29th January 2017
93 West Nile Street
This weeks breakfast takes place just a short stroll down Great Western Road from my flat. The Mad Platter is decorated with a creative and quirky style to brighten up ay grey morning in Glasgow. The menu is equally creative; applying whimsical twists to classic comfort dishes. Friendly staff and a faultless playlist tie the whole package together, making it one of my favourite stops along Great Western.
No topics had really jumped out at me this week and for whatever reason internal discussions with myself had been less frequent than usual. I decided for a change I would read through the Sunday paper - The Times on this occasion - and see if there were any broad discussion topics that I could possibly relate to either my studies or an aspect of the design world. Fortunately, I got more than I bargained for when I identified a link between a few articles and the paper itself actually became a character in the discussion.
I found that a couple of articles were concerned with either an area where technology had replaced something within our society or instances where people were voicing their love of using older methods as an alternative to new technologies. This made me reconsider a dilemma that I had been confronted with on numerous occasions. Although I am happy to embrace technological advancements and feel that it is in the designer’s interest to utilise the changing world around him. There are times when I feel slightly old fashioned, when I find it difficult to allow new technologies to replace objects that I value so highly. But the dilemma arises when I see opportunities where I could vastly reduce the waste that I produce by replacing disposable objects with their digital equivalent.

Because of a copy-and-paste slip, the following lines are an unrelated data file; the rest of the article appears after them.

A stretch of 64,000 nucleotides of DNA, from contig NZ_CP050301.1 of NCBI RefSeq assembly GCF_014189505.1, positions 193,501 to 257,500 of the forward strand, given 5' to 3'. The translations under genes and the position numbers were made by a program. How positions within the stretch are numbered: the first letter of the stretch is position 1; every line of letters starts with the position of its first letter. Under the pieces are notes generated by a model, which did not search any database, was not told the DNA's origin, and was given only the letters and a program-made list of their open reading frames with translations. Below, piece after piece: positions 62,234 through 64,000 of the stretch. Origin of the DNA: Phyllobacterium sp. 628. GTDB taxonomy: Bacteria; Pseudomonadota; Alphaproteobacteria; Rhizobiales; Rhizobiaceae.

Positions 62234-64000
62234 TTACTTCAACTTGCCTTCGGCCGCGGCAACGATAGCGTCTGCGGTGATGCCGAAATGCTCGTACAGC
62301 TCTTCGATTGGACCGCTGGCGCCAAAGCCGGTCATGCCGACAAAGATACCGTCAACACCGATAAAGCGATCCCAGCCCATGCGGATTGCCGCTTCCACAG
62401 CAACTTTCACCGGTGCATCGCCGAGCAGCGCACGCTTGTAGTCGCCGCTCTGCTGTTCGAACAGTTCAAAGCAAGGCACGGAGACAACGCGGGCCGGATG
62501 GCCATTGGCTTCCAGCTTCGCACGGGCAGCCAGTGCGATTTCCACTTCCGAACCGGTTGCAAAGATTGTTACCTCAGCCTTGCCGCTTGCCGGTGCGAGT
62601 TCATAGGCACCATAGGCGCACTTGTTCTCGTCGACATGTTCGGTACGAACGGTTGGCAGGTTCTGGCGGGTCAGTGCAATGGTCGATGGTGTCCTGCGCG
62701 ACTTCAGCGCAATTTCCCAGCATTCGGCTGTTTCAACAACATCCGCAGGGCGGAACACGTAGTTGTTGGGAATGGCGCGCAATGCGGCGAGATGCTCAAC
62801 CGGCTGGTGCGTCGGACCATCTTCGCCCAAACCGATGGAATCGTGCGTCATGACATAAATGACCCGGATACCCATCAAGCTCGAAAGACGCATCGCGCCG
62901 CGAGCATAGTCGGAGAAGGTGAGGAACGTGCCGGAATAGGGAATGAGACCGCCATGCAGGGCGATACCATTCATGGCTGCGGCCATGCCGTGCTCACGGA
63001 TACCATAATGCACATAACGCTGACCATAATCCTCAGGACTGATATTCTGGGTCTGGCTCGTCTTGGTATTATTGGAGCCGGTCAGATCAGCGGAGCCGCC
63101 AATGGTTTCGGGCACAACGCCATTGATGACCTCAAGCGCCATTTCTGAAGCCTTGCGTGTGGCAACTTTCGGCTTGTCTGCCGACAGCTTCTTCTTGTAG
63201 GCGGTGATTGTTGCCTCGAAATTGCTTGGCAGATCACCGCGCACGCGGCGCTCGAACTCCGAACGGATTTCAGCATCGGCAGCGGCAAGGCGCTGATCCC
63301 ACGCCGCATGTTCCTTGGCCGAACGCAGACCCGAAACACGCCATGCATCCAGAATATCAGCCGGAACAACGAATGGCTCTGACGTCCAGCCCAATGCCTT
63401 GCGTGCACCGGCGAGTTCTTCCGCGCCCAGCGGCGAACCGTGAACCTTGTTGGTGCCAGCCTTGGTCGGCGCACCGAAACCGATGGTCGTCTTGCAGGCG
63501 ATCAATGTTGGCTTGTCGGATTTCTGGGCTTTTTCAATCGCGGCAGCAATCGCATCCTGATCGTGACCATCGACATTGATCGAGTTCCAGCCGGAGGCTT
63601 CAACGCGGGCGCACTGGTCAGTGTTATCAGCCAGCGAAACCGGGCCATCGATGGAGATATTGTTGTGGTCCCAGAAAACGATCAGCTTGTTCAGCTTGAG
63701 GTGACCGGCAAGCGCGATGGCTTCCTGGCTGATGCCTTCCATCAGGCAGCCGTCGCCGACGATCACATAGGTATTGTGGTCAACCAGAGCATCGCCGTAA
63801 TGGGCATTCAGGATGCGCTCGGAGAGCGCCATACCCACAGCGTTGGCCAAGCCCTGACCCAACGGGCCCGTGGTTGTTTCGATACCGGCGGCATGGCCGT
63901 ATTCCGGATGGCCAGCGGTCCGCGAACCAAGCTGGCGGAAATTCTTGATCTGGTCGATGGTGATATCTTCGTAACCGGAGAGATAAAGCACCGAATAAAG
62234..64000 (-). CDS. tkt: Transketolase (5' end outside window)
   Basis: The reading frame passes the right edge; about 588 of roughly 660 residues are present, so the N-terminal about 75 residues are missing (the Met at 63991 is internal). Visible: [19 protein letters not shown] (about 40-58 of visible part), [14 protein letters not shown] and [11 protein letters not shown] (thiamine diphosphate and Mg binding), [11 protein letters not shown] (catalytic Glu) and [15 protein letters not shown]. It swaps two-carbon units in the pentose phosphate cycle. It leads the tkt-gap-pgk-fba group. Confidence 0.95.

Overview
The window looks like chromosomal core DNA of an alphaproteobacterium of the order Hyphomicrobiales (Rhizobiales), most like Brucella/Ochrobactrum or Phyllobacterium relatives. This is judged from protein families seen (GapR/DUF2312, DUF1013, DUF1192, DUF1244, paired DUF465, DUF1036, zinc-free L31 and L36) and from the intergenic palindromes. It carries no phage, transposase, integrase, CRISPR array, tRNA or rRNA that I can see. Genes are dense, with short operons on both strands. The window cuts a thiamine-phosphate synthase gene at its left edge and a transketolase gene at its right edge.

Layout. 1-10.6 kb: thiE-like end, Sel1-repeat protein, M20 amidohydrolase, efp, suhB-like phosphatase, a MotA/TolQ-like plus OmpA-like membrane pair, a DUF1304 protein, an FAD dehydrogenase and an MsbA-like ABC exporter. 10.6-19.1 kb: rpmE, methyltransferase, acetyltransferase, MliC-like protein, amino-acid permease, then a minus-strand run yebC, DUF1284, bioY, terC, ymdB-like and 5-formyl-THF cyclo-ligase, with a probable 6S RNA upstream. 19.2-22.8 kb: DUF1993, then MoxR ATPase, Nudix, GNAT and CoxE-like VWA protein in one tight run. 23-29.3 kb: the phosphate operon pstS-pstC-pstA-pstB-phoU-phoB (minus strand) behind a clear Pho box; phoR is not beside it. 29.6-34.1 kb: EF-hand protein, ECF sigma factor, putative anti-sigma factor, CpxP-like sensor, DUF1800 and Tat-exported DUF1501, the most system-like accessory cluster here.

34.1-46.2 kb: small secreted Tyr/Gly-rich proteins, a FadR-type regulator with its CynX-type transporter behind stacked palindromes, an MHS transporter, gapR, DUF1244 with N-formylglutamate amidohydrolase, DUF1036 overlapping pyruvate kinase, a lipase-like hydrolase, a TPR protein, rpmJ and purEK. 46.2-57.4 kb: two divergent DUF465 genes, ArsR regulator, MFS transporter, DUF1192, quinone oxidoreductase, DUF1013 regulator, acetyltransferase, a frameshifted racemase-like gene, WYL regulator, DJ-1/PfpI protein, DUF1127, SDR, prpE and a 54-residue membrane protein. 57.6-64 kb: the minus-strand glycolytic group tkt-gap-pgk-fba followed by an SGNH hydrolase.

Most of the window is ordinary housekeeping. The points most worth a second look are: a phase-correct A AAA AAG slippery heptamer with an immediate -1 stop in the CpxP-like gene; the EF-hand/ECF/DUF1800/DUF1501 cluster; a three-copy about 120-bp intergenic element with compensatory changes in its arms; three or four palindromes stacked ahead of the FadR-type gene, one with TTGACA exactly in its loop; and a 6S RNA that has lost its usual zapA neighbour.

The first article that brought this topic to my attention was actually to do with Glasgow - as were a surprising number of articles in this addition of The Times. The headline ‘Glasgow subway to swap tickets for app payments’ caught my eye. With the mysterious renovation works that have been taking place on Glasgow’s subway system over the past few years, I was excited by the arrival of a change that I could actually interact with and experience an improved subway journey. Sadly on this occasion the technological advancement appears that it will not result in a more pleasurable experience but instead, one that involves more hassle. The article described the fundamentals of the new system where Glaswegians will have to download an app (only available for Android), top up the app with credit and access the app and download a ticket, every time they want to ride the subway. This may work out for regular travellers, but I can’t see the advantage for less frequent travellers carrying out these tasks instead of getting a physical ticket. Why can’t they just start using contactless payment like London? On this occasion it looks like an opportunity for the app development company to make money, not to mention the additional possibility of advertising within the app - think “Ride the Subway to Glasgow’s Style Mile to pick up these amazing deals”.
The second article that caught my eye, ‘Kodak-loving hipsters return to the darkroom age’ talks not about the arrival of new technology, but instead, a revived demand for the old. Specifically Ektachrome film - made famous through it’s use on National Geographic front covers as well as the quick and easy development of colour photos that it allowed. The revival of Ektachrome film is for the most part being driven by a younger, creative crowd, discovering the authenticity of film. We are constantly seeing smartphone hardware make incremental developments to out do its competitors, but not doing anything drastically different. To this young crowd, Ektachrome film is a brand new product.